Another news story about this research can be found here

Friday, August 16, 2013

We Need Theoretical Physics Approaches to Study Living Systems

An editorial titled “We Need Theoretical Physics Approaches to Study Living Systems,” which was published recently in the journal Physical Biology (Volume 10, Article number 040201), has resonated with me. Krastan Blagoev, Kamal Shukla and Herbert Levine discuss the importance of using simply physical models to understand complicated biological problems. The debate about how much detail to include in mathematical models is a constant source of tension between physicists and biologists, and even between physicists and biomedical engineers. I agree with the editorial’s authors: simple models are vitally important. Biologists (and even more so, medical doctors) put great emphasis on the complexity of their systems. But the value of a simple model is that it highlights the fundamental behavior of a system that is often not obvious from experiments. If we build realistic models including all the complexity, they will be just as difficult to understand as are the experiments themselves. Blagoev, Shukla and Levine say much the same (my italics).
In this editorial, we propose that theoretical physics can play an essential role in making sense of living matter. When faced with a highly complex system, a physicist builds simplified models. Quoting Philip W Anderson’s Nobel prize address, “the art of model-building is the exclusion of real but irrelevant parts of the problem and entails hazards for the builder and the reader. The builder may leave out something genuinely relevant and the reader, armed with too sophisticated an experimental probe, may take literally a schematized model. Very often such a simplified model throws more light on the real working of nature... ” In his formulation, the job of a theorist is to get at the crux of the system by ignoring details and yet to find a testable consequence of the resulting simple picture. This is rather different than the predilection of the applied mathematician who wants to include all the known details in the hope of a quantitative simulacrum of reality. These efforts may be practically useful, but do not usually lead to increased understanding.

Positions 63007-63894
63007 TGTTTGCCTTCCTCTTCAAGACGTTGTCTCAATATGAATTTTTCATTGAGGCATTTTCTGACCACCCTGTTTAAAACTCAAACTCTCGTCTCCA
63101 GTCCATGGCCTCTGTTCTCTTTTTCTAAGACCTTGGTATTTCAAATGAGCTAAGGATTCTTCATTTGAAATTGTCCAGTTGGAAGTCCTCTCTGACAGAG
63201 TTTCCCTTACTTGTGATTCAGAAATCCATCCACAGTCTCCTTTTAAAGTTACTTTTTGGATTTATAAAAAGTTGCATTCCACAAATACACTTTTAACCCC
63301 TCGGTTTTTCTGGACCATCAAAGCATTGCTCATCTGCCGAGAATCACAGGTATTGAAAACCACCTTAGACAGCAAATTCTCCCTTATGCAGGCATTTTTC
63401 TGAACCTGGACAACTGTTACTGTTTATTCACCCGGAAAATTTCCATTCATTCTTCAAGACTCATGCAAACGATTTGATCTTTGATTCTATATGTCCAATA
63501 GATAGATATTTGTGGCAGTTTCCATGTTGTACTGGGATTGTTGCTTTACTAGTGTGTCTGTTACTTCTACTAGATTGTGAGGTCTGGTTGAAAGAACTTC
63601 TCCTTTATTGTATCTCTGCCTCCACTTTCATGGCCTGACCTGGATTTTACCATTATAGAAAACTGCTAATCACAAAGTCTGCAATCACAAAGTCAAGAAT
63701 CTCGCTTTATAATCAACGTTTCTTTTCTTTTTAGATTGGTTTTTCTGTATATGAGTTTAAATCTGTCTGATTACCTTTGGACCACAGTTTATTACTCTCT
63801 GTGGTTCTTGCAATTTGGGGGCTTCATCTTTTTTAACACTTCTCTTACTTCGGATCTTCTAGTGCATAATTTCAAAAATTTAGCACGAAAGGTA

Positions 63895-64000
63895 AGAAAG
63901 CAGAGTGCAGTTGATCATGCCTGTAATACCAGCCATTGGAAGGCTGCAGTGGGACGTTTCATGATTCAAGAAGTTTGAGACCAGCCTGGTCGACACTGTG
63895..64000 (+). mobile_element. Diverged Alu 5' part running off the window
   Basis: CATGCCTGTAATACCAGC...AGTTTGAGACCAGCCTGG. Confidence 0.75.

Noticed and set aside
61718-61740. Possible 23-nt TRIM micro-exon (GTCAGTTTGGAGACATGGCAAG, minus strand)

In my own research, the best example of simple model building is the prediction of adjacent regions of depolarization and hyperpolarization during electrical stimulation of the heart. Nestor Sepulveda, John Wikswo, and I used the “bidomain model,” which accounts for essential properties of cardiac tissue such as the tissue anisotropy and the relative electrical conductivity of the intracellular and extracellular spaces (Biophysical Journal, Volume 55, Pages 987–999, 1989; I have discussed this study in this blog before). Yet, this model was an enormous simplification. We ignored the opening and closing of ion channels, the membrane capacitance, the curvature of the myocardial fibers, the cellular structure of the tissue, the details of the electrode-tissue interface, the three-dimensional volume of the tissue, and much more. Nevertheless, the model made a nonintuitive qualitative prediction that was subsequently confirmed by experiments. I think the reason this research has made an impact (over 200 citations to the paper so far) is that we were able to strip our model of all the unnecessary details except those key ones underlying the qualitative behavior. The gist of this idea can be found in a quote usually attributed to Einstein: Everything should be made as simple as possible, but no simpler. I must admit, sometimes it pays to be lucky when deciding which features of a model to keep and which to throw out. But it is not all luck; model building is a skill that needs to be learned.

The editorial continues (again, my italics)